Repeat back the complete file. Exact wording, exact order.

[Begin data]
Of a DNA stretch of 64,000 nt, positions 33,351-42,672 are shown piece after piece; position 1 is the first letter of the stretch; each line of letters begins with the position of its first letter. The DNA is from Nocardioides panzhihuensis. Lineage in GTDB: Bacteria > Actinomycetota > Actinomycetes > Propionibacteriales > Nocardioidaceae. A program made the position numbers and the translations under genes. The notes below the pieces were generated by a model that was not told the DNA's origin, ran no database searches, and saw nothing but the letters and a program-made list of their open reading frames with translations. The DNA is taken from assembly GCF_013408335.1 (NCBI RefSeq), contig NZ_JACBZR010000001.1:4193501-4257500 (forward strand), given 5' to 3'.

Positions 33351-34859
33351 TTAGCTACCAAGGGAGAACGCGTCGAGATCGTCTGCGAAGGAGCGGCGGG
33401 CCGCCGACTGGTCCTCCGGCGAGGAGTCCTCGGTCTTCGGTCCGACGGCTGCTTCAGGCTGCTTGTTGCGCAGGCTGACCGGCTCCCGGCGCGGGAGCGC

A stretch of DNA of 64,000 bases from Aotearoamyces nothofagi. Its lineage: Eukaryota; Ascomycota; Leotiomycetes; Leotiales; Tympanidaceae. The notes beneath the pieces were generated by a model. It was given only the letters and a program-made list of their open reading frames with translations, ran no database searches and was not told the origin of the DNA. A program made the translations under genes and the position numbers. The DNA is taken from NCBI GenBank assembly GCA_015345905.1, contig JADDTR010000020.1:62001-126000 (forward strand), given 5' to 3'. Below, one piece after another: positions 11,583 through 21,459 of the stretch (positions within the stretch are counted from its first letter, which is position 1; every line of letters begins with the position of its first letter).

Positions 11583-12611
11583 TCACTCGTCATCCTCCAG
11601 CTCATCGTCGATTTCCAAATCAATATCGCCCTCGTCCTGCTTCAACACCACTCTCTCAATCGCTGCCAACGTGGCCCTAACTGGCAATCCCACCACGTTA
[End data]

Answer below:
Of a DNA stretch of 64,000 nt, positions 33,351-42,672 are shown piece after piece; position 1 is the first letter of the stretch; each line of letters begins with the position of its first letter. The DNA is from Nocardioides panzhihuensis. Lineage in GTDB: Bacteria > Actinomycetota > Actinomycetes > Propionibacteriales > Nocardioidaceae. A program made the position numbers and the translations under genes. The notes below the pieces were generated by a model that was not told the DNA's origin, ran no database searches, and saw nothing but the letters and a program-made list of their open reading frames with translations. The DNA is taken from assembly GCF_013408335.1 (NCBI RefSeq), contig NZ_JACBZR010000001.1:4193501-4257500 (forward strand), given 5' to 3'.

Positions 33351-34859
33351 TTAGCTACCAAGGGAGAACGCGTCGAGATCGTCTGCGAAGGAGCGGCGGG
33401 CCGCCGACTGGTCCTCCGGCGAGGAGTCCTCGGTCTTCGGTCCGACGGCTGCTTCAGGCTGCTTGTTGCGCAGGCTGACCGGCTCCCGGCGCGGGAGCGC

A stretch of DNA of 64,000 bases from Aotearoamyces nothofagi. Its lineage: Eukaryota; Ascomycota; Leotiomycetes; Leotiales; Tympanidaceae. The notes beneath the pieces were generated by a model. It was given only the letters and a program-made list of their open reading frames with translations, ran no database searches and was not told the origin of the DNA. A program made the translations under genes and the position numbers. The DNA is taken from NCBI GenBank assembly GCA_015345905.1, contig JADDTR010000020.1:62001-126000 (forward strand), given 5' to 3'. Below, one piece after another: positions 11,583 through 21,459 of the stretch (positions within the stretch are counted from its first letter, which is position 1; every line of letters begins with the position of its first letter).

Positions 11583-12611
11583 TCACTCGTCATCCTCCAG
11601 CTCATCGTCGATTTCCAAATCAATATCGCCCTCGTCCTGCTTCAACACCACTCTCTCAATCGCTGCCAACGTGGCCCTAACTGGCAATCCCACCACGTTA